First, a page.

About Me

My wonderful husband died when I was 44 years old. Being widowed this young happens to less than 3% of married people. Writing through this loss one word at time helps me understand what I've lost and helps me continue to grow. It is how I have gradually recovered from such a severe loss. Research shows that you can benefit from taking just 15 minutes a day to write out your deepest feelings as a way of healing. On the right side of this blog, you'll see a tag for Exercises to Try. If you need some help knowing how to use writing to help heal yourself, I suggest you start there.

Monday, March 15, 2010

Loss Changes You

Life is less now. After losing my husband, I've been stripped, not bare, but scraped and whittled away in places. Edges carved. Excitements dulled. Expectations muted. Passions calmed.

I would like to say that I am a bigger person after going through the loss of my husband, the loss of the best person I ever knew. What I feel is that I am actually a smaller person, as if in losing my partner I am left with some portion of what I became when we were together. With the disappearance of this good man from this earth, my understanding of random misfortune leaves me hollow, my insides scooped out. Anything can happen at any time, good or bad, no matter what you do. I am less attached. Emptiness comforts me. Nothing cannot be lost.

My life has become quieter. I find kindness in less of everything.

My home, my own space, is solidly here. When I come in from the cold, the door closes on known territory. I can breathe deeply from the inside. As if for the first time in my life, I embrace the desire to turn inward.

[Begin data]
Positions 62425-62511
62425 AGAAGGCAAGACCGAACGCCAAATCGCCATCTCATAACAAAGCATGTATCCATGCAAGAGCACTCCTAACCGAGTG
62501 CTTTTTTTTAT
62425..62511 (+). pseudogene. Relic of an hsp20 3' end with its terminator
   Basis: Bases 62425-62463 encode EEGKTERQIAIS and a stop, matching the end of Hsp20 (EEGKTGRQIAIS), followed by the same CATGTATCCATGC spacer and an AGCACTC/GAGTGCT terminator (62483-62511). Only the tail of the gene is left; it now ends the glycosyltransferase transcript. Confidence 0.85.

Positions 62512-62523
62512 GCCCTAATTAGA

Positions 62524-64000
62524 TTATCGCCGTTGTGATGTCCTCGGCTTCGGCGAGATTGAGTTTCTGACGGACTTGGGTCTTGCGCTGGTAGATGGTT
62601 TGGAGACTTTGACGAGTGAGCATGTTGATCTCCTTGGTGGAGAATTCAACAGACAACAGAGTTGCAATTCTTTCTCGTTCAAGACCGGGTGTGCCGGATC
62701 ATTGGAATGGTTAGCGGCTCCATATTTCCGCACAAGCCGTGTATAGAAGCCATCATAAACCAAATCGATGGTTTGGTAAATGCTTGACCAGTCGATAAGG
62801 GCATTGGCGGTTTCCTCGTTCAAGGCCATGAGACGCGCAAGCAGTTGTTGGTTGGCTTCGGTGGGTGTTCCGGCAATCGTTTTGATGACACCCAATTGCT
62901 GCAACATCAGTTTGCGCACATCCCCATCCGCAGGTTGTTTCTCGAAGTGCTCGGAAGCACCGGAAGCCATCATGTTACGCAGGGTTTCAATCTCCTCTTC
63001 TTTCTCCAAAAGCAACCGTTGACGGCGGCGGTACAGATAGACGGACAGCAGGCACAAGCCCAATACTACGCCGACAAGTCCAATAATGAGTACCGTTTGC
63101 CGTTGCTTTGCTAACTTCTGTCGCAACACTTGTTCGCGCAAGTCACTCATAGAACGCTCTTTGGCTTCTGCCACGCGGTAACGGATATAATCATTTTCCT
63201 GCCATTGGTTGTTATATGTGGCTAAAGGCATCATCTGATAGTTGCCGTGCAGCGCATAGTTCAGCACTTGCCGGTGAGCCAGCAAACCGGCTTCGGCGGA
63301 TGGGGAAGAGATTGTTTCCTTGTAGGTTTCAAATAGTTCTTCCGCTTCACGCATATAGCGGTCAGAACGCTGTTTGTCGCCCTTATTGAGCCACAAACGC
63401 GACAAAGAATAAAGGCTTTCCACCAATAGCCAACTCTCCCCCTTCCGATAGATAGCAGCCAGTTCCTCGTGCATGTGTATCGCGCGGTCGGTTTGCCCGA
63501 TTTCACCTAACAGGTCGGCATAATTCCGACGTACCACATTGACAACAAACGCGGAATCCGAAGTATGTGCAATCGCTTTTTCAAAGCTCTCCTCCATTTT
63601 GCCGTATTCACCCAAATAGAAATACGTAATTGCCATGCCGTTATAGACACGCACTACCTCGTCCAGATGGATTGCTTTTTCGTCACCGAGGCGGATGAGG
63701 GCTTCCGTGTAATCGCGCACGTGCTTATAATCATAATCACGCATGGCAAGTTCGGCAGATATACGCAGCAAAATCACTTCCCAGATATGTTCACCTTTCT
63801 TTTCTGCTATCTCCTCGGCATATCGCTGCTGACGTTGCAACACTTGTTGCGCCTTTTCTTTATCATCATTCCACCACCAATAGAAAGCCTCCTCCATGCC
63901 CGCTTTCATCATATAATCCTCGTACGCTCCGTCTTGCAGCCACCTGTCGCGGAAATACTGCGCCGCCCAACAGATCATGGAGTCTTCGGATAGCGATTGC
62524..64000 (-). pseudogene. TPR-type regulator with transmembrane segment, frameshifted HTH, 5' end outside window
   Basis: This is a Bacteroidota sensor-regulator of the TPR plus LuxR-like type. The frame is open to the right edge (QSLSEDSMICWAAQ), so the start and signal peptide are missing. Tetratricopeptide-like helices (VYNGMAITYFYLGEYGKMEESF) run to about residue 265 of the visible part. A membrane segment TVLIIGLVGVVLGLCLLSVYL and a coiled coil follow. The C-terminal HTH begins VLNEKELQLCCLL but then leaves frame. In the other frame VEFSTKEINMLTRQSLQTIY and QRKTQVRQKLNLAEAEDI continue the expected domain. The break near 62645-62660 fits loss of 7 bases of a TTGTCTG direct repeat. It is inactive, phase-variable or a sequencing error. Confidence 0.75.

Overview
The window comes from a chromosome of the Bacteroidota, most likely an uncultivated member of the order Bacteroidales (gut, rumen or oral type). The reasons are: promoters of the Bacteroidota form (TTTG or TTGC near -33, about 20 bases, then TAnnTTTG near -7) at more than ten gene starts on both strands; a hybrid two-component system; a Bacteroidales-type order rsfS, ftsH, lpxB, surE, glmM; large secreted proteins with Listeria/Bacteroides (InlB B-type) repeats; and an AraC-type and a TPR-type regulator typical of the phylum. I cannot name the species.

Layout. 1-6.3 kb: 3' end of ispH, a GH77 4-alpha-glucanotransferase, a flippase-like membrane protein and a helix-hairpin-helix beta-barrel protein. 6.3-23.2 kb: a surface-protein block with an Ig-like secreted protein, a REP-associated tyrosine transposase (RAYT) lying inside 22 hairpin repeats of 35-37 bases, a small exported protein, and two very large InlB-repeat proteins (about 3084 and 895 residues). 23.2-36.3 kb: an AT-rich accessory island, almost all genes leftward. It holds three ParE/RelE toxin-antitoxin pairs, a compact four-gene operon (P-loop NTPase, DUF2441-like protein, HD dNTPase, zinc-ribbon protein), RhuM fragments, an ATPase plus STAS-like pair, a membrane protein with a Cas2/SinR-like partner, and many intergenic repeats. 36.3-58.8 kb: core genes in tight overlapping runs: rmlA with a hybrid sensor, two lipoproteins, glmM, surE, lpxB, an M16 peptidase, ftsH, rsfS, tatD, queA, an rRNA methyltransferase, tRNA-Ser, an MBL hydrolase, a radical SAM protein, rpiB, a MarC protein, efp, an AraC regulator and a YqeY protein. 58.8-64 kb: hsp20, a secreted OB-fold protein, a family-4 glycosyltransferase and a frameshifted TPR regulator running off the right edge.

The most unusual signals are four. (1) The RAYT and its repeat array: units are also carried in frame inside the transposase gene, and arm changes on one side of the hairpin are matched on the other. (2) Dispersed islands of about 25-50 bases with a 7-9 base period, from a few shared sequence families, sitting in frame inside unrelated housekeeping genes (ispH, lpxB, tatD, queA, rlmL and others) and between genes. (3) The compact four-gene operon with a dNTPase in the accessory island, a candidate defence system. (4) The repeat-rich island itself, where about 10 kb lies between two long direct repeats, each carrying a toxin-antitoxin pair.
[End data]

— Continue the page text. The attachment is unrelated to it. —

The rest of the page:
Why write about loss, you ask?

Every time I do, I find out either where I'm going next or where I am now; the destination keeps changing. At the moment, I'm going nowhere. I'm staying right here. I am not lost.


How has loss changed you? Write about it.


douglas said...

"You've suffered a very severe loss ... I won't say that you'll ever get over it, because you never will get over it ... you will need to find ways to absorb it into your life. To make a place for it in the meaning of your life as it unfolds."

~ what the psychiatrist says to the character Rafe in a book whose title didn't get written down in an old notebook

lynne Jordan said...

this is gorgeous. and my heart breaks for you as I read the words because you really do make me understand exactly what you mean...I feel like I can not comfort you I have never found such a love in my life. Perhaps that is my loss?